Monoprint of bedroom shadow
It is a feeling familiar to those who travel frequently or maybe imbibe too much: I wake up, my eyes still closed, wondering where I will find myself when I open my eyes. The irony of this is that I’ve woken up in the same bed, in the same room, for over a month now. But without seeing my surroundings, I am at a loss. The sounds and smells that would normally fill in the neurological gaps left by my closed eyes are unintelligible. A vague memory alights upon my mind: waking up in tropical city, sometime in my teens, lying in bed listening to the bird chatter, a morning commute in a different language, smelling the diesel fuel. I didn’t know that memory was there. Is it the intensity of bird song that makes it reappear? That makes me think for the briefest moment that that is where I will wake up? Why am I not thinking of the home in the country that I grew up in? The bird chatter marked the mornings there, but it doesn’t feel quite right. Despite the lack of cars, horns, and voices, there is still some urban imprint on the smells and sounds that makes me realize I am in a city.
It is the strange feeling of being disoriented, while also knowing exactly where you are. The city we live in is intact, the buildings are standing, the season moves forward. Without altering one brick, this pandemic has shifted the substance of this city. I have always loved the imbrication of memory and place, the moment when your mind connects the place where you are to some figment of memory and all of a sudden you are on a ferry in Lake Superior remembering the monkeys on the side of the highway in Mumbai. Smells usually trigger this most easily, although sometimes a rare emotional quality can be a divining rod to a long forgotten memory. Simon Schama writes about this most beautifully in his book Landscape and Memory, which I have found a resource for thought and meaning during this time.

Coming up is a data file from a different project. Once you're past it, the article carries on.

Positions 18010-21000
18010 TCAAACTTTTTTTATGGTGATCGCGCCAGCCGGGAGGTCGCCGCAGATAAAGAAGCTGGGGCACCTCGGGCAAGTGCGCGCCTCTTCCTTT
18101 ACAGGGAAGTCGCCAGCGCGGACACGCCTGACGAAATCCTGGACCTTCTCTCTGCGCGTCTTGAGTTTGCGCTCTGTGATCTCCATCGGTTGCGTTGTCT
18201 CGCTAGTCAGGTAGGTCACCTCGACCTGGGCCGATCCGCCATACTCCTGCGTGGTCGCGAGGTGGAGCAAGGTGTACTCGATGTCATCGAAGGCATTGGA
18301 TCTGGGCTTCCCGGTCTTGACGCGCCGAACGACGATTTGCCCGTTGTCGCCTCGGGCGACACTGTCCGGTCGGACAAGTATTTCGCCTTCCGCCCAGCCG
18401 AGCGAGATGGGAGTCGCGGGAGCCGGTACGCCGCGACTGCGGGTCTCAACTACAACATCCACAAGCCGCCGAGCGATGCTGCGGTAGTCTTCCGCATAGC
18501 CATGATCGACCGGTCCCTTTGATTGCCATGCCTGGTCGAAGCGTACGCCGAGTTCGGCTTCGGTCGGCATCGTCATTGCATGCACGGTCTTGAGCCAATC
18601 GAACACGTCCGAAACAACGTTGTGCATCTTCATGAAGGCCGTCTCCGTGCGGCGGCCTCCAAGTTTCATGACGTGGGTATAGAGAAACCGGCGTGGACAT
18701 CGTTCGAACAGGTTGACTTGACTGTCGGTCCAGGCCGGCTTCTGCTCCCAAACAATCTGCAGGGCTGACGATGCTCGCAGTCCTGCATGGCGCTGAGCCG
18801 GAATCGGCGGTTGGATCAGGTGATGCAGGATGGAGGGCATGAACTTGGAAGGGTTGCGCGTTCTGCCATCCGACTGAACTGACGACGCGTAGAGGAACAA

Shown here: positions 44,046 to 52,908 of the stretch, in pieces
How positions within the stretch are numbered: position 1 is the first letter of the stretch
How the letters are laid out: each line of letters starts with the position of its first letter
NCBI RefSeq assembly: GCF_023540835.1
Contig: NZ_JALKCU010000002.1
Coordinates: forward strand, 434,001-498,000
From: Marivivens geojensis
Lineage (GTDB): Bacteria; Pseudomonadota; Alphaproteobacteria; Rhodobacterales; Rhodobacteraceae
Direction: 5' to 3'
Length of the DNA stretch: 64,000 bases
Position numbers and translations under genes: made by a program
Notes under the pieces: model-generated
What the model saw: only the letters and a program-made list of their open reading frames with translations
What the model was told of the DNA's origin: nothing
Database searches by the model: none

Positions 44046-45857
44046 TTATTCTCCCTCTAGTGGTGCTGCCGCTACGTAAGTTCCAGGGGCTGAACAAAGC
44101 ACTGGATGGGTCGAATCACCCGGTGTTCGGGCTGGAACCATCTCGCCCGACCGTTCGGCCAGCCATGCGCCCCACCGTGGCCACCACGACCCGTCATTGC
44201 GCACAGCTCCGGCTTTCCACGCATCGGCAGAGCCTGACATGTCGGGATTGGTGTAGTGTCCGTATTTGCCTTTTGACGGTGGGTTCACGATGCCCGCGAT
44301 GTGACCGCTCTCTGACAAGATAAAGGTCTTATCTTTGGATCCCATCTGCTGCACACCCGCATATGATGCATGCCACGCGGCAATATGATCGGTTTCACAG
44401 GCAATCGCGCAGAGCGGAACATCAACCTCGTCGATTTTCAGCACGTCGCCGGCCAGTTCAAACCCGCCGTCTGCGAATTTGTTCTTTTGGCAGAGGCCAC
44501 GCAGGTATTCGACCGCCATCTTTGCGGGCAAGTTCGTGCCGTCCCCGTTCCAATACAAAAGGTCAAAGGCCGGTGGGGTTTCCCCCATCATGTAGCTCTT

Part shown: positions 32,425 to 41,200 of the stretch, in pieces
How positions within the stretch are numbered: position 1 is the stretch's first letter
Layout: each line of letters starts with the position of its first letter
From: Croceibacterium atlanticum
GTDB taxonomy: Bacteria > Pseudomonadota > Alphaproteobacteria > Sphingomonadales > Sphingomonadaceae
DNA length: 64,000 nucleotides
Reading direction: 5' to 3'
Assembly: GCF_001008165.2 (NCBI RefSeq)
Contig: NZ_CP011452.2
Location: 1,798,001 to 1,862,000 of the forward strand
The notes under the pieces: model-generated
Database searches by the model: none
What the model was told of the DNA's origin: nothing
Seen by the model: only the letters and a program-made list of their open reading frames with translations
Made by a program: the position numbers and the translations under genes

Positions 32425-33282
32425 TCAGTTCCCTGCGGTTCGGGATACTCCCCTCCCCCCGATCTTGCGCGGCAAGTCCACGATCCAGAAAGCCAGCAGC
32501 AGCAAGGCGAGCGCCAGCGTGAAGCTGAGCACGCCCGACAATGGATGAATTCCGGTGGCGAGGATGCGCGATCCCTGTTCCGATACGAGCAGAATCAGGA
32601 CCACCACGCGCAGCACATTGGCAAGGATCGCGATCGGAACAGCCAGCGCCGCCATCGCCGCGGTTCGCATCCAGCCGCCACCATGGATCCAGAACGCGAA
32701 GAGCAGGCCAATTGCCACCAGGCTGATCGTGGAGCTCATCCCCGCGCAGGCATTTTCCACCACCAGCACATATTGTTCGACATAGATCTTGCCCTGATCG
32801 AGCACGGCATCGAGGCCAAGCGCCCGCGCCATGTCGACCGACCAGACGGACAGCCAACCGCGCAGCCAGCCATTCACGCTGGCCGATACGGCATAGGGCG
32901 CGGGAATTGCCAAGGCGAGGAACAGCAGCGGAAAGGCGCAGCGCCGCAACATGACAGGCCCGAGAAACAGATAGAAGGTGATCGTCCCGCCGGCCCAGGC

“For it seems to me that neither the frontiers between the wild and the cultivated, nor those that lie between the past and the present, are so easily fixed. Whether we scramble the slopes or ramble the woods, our Western sensibilities carry a bulging backpack of myth and recollection. ”
— Simon Schama